Winter can worsen joint stiffness and pain. If you’ve been struggling with the same, here are some exercises to reduce pain in winter.

Whenever seasons change and become colder, most of us feel muscle pain and joint stiffness getting worse. Especially elders in the family or arthritis patients who have a complaint of increased pain due to cold weather. Not just elderly but at a young age also, any kind of chronic pain can get triggered during winter. If you are wondering what is the link between winter and joint pain, you’ve come to the right place! Here’s everything you need to know and exercises that will help you reduce the risk.

Experiencing pain in winter? Understand the link

The relationship between pain, particularly joint pain such as arthritis, and weather changes is a topic of ongoing research, and scientific evidence supporting a clear connection is limited and mixed. Some studies and anecdotal reports suggest that certain weather conditions, such as cold and dampness, may be associated with increased pain for some individuals. However, the scientific community has not reached a consensus on the matter, and the relationship between weather and pain remains complex and varies among individuals.

woman with joint pain
Exercise may help make winter pain go away. Image courtesy: Adobe Stock

Several theories attempt to explain the potential link between weather and pain:

  • Barometric pressure changes: Some people claim that changes in barometric pressure, which often occur with weather changes, can affect joint pain. However, studies have not consistently supported this idea.
  • Temperature sensitivity: Cold weather might lead to muscle and joint stiffness for some individuals, which can contribute to pain perception. Warmth, on the other hand, might promote relaxation and comfort.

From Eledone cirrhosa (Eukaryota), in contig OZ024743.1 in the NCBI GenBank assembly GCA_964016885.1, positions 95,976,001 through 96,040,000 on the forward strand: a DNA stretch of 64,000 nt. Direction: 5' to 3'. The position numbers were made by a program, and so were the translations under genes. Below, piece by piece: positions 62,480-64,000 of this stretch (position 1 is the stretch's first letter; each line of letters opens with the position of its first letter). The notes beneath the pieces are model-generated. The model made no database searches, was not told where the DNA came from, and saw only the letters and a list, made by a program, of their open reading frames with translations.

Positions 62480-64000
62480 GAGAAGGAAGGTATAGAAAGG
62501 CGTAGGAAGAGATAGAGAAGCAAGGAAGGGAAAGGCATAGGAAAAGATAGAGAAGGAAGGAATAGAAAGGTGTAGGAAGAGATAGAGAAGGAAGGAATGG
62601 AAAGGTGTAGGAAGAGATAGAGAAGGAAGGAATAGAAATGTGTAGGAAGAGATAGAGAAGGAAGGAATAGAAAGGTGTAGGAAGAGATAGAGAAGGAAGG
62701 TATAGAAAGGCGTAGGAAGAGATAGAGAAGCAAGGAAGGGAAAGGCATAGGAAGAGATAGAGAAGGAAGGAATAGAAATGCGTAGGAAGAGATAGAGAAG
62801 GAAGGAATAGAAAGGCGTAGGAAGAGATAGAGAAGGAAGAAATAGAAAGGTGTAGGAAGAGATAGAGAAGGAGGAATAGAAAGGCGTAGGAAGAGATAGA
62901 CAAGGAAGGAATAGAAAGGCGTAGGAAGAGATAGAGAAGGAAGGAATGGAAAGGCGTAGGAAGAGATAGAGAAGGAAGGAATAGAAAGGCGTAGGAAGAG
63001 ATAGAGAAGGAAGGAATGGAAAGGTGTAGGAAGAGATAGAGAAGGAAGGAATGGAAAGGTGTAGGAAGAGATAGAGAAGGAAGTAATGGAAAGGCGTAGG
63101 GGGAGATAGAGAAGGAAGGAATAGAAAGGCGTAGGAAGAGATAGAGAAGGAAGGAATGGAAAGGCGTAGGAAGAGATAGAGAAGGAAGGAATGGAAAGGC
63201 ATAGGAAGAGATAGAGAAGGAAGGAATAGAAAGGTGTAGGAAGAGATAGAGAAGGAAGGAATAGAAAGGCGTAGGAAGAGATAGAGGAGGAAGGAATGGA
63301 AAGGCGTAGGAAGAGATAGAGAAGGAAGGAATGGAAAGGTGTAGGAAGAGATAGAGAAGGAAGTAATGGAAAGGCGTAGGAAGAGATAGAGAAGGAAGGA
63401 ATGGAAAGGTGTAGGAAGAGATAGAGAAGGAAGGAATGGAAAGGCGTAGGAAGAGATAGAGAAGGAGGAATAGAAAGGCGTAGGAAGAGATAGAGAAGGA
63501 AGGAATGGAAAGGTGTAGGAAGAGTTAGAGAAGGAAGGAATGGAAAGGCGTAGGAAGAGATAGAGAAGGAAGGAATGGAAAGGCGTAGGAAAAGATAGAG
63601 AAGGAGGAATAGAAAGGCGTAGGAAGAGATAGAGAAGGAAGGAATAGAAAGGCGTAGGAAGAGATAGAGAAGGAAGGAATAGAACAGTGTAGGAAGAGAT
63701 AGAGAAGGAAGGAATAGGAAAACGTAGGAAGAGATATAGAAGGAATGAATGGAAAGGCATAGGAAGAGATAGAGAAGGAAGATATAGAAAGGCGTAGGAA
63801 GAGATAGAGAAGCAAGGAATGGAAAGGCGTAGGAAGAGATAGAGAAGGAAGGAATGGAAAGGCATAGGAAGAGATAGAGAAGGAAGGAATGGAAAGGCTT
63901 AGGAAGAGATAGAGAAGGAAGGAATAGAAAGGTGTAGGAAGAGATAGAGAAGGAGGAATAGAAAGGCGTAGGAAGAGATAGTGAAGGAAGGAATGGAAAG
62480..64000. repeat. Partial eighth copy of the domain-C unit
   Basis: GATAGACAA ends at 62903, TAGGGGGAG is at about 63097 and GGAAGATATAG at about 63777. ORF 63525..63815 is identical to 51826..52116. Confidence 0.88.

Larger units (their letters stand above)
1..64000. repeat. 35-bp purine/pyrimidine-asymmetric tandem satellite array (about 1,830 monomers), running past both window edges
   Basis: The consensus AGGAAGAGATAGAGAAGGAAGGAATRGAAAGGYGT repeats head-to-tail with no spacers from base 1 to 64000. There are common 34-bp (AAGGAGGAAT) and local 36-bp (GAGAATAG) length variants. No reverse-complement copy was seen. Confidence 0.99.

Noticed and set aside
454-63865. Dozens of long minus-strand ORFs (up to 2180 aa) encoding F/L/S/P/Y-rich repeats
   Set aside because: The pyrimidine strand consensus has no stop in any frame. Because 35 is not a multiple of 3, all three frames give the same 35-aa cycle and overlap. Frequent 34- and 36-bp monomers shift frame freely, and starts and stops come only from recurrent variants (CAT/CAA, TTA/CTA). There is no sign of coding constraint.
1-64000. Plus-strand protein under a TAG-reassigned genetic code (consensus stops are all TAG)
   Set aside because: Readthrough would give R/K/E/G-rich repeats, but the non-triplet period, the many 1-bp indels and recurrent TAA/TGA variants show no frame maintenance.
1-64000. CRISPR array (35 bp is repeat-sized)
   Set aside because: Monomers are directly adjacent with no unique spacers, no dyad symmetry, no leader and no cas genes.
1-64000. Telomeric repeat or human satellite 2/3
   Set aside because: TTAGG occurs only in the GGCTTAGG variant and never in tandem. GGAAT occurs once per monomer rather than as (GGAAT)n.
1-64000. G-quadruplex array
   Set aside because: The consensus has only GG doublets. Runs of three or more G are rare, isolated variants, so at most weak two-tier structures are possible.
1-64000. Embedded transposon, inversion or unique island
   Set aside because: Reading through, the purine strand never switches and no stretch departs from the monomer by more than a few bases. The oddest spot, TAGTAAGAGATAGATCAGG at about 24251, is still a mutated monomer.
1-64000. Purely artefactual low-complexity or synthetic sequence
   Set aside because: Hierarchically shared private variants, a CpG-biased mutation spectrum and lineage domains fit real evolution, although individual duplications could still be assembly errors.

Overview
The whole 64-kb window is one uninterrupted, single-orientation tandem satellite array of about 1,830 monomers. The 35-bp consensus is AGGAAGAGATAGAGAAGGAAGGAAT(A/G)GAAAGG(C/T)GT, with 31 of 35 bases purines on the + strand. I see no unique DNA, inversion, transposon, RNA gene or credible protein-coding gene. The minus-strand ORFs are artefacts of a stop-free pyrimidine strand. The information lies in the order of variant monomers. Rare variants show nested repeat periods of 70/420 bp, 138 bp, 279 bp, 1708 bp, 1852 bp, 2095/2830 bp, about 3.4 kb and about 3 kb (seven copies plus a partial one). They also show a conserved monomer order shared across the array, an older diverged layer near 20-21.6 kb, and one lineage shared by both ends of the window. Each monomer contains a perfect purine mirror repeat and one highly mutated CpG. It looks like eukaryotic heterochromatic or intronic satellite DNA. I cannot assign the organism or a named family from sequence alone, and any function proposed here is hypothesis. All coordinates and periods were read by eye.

• Humidity: Changes in humidity levels, especially high humidity, have been suggested as a factor influencing pain, but research findings are inconclusive.

It’s important to note that pain perception is highly individual, and factors such as genetics, psychological state, and overall health can play significant roles. Additionally, people with conditions like arthritis may be more sensitive to changes in weather.

While some individuals report feeling more pain during specific weather conditions, others do not experience any noticeable correlation. Scientifically establishing a direct cause-and-effect relationship between weather and pain is challenging due to the variability of individual responses and the multifaceted nature of pain.

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If you are experiencing persistent or worsening pain, it’s essential to consult with a healthcare professional. They can help determine the underlying causes of your pain and provide appropriate management strategies, which may include lifestyle modifications, medications, or other interventions tailored to your specific needs.

Exercises to reduce pain in winter

Remember, if you decrease your movements because it is painful, it can become worse. So, what you want to do is just start with knee flexion, extension of the knee, or gentle range of motion exercises. Riding a bicycle is also good, so there’s less pressure on the knee. You can also try to increase walking activities and exercise. You can also add low-impact aerobics and cardio exercises. Including simple ROM exercises like flexion-extension of the joint can help increase circulation to the painful area.

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Here are some exercises that can help reduce pain in winter:

Seated Knee Flexion and Extension

1. Sit on a chair with your back and thigh well supported.
2. Bend the affected knee to the comfortable range, now try to bend to little more and hold for 10 seconds.
3. Now, straighten the knee and hold it for 10 sec.
4. Relax and repeat 10 times.
5. You can add weights for progression and to increase the strength of the muscle.

2. Knee Isometric Exercise